Naturally, caveat emptor carried over from English jurisprudence to the American legal system through the birth of American common law regarding real estate transactions. (18) Caveat emptor was predominantly popular in America during the industrial revolution when the courts reflected society's emphasis on laissezfaire values and the government refused to intrude into economic business pursuits on the basis of efficiency. (19) In fact, the very phrase "laissezfaire," French for "let (them/it) do," corresponds seamlessly with the doctrine of caveat emptor. (20) Caveat emptor requires buyers to be responsible for dealing with the consequences of a poor transaction without the remedies of governmental or judicial interference. (21) However, during the latter half of the twentieth century, courts switched positions and adopted the policy that sellers, having superior knowledge of their property, had a duty to disclose certain defects to buyers, thereby descending into the demise of caveat emptor. (22)


      Even the common law doctrine of caveat emptor in American jurisprudence did not protect sellers who engaged in fraud or misrepresentation. (23) At common law, sellers could protect themselves by remaining silent on issues; however, the courts have found that in instances of partial disclosure or when asked directly by a buyer, a duty to inform may arise. (24) Therefore, omission of a material fact is now actionable as fraud in states that have expanded the doctrine. (25) Absent statutory definition, the classic definition of a material fact generally relied on is one "to which a reasonable man might be expected to attach importance in making his choice of action." (26) Similarly, a Florida court held a material fact is one that "substantially affects the value of the property." (27) Absent statutory provisions excluding stigmatization as a material fact, such as in South Dakota, courts are left with an unclear recourse as to what types of stigmatization implicate the classic definition of a material fact. (28) Historically, courts have held material facts to be those which may affect the structural integrity or use of the property, such as:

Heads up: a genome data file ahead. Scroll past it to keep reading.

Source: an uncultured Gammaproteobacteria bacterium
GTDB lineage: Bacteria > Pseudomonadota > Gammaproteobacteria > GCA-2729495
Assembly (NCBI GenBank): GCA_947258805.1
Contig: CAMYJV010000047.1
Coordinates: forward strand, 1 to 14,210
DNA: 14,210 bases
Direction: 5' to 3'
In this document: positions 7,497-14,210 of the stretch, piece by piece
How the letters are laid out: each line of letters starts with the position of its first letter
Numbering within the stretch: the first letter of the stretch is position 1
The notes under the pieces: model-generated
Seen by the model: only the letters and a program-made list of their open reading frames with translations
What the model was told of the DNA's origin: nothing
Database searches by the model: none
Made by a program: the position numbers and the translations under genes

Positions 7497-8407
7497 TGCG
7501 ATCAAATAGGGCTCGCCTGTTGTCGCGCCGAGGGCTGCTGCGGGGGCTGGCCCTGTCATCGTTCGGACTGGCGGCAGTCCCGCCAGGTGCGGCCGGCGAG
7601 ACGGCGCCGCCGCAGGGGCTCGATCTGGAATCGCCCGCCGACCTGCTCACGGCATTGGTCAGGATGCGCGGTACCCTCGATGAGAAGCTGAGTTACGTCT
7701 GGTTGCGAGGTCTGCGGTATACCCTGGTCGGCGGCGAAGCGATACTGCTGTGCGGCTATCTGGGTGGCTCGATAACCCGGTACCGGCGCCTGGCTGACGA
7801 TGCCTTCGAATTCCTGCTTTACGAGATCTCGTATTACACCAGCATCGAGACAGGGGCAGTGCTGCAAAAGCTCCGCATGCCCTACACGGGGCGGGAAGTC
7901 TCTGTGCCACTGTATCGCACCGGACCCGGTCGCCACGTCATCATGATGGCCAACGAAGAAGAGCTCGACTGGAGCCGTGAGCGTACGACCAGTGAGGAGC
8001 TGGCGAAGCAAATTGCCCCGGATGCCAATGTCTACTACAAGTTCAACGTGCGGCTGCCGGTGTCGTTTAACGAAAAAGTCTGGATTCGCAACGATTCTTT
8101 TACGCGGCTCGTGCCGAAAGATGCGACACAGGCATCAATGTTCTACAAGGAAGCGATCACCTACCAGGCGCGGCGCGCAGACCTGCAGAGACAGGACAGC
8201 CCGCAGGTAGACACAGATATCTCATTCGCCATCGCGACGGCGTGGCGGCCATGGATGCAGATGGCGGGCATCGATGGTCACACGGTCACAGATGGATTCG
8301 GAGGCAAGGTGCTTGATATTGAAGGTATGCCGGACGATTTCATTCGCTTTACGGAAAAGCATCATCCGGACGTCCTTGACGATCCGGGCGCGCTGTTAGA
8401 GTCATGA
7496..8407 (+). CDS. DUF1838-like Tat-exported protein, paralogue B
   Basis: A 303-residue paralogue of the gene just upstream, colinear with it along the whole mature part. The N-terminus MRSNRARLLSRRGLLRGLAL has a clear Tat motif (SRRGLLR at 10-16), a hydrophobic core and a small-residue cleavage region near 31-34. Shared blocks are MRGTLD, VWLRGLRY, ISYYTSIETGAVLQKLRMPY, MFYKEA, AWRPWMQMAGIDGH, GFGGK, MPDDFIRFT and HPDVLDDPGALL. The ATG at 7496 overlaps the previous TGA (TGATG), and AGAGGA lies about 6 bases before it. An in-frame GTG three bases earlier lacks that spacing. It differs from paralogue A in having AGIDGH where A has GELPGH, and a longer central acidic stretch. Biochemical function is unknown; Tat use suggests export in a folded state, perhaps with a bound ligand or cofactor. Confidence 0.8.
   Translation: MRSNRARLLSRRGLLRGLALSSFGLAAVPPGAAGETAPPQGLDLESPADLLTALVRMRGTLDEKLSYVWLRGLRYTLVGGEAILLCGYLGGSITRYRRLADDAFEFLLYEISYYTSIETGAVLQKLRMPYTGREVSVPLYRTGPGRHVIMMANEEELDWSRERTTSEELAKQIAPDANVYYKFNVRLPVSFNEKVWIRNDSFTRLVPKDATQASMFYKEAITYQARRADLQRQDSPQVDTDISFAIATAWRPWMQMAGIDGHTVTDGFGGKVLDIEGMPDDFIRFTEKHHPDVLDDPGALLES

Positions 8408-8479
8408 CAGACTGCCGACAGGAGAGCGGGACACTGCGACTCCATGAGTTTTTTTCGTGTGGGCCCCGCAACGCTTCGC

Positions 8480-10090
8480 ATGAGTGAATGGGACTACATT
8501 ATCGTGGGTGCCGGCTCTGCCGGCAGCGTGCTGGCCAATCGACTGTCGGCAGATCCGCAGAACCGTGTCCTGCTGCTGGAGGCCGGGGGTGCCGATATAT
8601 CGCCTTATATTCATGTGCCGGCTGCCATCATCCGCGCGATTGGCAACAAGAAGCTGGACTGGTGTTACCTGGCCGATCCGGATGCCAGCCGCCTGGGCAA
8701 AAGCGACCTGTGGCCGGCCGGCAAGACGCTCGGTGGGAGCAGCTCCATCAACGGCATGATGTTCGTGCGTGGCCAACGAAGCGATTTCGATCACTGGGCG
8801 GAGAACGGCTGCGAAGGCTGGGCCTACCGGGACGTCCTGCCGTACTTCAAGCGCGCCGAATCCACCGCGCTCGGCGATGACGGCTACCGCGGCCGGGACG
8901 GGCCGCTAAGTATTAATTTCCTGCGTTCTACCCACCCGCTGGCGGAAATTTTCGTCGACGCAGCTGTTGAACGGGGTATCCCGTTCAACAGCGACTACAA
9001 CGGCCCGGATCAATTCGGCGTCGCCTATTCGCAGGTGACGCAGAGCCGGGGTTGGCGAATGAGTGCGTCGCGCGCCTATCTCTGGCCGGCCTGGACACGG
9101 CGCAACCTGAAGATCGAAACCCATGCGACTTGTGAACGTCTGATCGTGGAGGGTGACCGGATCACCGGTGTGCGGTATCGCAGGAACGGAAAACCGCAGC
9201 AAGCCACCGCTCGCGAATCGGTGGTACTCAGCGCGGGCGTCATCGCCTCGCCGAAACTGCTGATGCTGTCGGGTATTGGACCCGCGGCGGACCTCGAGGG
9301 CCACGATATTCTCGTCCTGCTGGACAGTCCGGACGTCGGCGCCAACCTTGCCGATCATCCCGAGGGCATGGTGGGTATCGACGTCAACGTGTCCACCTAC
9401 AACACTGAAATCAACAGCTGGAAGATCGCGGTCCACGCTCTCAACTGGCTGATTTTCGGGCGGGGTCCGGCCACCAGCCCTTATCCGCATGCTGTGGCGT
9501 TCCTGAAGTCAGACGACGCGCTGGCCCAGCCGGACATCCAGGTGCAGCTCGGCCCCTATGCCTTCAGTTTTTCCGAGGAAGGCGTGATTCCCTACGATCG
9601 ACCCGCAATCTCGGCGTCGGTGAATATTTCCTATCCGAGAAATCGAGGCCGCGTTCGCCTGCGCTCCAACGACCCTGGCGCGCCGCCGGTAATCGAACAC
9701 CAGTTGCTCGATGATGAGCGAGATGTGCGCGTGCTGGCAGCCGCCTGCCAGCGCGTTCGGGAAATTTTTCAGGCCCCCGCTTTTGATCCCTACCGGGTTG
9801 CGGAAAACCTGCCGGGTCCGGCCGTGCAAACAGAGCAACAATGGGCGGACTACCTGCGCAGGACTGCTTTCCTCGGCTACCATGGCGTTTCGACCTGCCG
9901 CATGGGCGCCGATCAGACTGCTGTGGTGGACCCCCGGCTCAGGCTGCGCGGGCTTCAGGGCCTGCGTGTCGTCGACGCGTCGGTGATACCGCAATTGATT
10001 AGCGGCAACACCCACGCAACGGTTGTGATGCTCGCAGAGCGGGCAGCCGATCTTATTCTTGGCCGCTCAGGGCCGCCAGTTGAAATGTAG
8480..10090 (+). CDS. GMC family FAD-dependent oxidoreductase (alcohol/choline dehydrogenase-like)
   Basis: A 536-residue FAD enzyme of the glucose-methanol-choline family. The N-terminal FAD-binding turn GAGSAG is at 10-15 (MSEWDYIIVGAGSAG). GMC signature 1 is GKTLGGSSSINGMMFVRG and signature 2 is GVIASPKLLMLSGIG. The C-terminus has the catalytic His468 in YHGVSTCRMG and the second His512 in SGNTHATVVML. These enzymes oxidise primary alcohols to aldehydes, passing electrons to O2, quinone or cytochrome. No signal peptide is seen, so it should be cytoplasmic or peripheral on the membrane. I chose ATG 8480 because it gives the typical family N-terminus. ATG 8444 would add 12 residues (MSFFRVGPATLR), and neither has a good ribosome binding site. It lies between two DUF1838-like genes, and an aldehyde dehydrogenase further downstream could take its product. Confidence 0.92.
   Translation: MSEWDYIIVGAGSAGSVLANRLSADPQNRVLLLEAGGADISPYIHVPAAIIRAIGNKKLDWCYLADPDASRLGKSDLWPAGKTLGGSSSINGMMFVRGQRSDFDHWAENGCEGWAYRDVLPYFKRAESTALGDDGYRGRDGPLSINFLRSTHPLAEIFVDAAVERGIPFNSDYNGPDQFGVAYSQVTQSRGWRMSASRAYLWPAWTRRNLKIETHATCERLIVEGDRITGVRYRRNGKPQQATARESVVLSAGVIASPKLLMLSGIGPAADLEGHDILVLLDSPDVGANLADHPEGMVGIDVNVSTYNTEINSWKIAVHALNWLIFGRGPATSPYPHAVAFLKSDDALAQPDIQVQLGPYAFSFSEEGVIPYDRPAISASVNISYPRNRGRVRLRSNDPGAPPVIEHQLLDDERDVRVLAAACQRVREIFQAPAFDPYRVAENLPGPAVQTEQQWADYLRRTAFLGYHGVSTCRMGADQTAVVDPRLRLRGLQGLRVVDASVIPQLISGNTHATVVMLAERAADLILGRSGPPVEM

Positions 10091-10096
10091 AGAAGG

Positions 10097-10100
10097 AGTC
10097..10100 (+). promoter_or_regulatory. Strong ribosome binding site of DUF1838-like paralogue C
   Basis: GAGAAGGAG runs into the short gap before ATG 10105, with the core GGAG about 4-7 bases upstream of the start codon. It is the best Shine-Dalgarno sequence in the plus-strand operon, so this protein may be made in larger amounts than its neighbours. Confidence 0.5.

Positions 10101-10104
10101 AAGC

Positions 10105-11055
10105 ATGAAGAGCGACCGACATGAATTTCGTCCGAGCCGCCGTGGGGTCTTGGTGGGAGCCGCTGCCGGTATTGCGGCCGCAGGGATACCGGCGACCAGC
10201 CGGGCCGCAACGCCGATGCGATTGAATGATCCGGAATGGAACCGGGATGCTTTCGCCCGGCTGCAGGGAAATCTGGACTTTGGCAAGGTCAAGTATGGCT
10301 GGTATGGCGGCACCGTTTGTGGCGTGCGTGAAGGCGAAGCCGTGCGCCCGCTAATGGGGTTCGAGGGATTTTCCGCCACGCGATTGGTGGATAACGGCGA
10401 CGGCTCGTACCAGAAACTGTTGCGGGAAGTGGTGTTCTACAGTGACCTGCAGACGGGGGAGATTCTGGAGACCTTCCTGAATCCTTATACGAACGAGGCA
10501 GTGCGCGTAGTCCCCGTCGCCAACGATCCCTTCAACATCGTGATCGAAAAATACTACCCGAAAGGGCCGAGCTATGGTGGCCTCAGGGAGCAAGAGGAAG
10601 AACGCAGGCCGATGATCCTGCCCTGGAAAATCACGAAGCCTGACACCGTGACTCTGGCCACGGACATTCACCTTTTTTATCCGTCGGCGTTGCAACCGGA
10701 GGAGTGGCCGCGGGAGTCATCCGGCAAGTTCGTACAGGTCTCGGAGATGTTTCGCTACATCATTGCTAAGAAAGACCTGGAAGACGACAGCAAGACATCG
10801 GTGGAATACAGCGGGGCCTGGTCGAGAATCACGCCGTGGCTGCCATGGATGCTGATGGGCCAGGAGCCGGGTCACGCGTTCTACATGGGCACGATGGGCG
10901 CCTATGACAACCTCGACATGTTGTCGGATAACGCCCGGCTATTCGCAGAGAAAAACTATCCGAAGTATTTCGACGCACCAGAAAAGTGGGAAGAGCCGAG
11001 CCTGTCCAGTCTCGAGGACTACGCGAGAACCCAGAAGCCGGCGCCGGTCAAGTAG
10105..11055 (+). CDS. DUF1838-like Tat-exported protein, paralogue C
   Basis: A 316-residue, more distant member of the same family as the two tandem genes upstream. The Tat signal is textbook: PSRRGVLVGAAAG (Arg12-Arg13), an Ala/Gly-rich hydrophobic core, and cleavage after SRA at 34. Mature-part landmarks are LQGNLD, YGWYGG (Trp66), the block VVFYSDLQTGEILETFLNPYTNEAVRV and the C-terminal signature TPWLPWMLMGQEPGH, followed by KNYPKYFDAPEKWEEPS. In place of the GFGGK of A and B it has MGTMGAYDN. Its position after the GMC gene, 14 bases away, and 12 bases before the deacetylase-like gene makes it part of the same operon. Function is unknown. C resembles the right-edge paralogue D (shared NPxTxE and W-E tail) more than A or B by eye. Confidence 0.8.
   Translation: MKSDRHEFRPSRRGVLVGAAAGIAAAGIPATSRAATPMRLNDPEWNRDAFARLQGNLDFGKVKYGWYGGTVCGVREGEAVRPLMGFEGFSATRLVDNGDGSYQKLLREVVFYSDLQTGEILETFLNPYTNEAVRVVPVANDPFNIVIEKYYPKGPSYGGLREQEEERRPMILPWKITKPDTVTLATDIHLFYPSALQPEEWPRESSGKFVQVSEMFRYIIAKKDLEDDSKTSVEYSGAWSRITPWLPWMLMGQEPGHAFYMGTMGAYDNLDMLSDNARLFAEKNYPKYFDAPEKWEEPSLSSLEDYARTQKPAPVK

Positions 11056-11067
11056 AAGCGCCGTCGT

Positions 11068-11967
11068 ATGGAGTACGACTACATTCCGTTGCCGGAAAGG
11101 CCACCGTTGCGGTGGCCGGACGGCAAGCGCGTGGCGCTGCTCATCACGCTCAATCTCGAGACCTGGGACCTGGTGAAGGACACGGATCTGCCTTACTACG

prior termite damage, active termite damage, illegal and condemned building, defective roof, defective well, radioactive mine tailings, filled soil, defective septic system, building code violation, lot requiring retaining wall prior to constructing a building, generally deteriorated condition of the property, wood beetle damage, water rights, contaminated well, basement flooding, drain tile underneath house, structural defects, artisan well underneath property, prior fire damage, tilting house, sewer connection charges, house insulated with urea formaldehyde insulation, defective earth-sheltered home, and flood damage. (29) C. PATENT AND LATENT DEFECTS

      Therefore, the question then becomes: what is considered a material fact necessitating disclosure to alleviate the seller against claims of fraud, concealment, or misrepresentation? At common law, sellers were only required to disclose "latent" or "hidden" defects, while "patent" or "non-hidden" defects were considered the responsibility of the buyer to observe through due diligence. (30) However, the latent defect exception to caveat emptor became blurred when courts began characterizing psychologically stigmatized property as a material fact due to its hidden nature, despite the purported defect having no bearing on the structural integrity of a residential property. (31)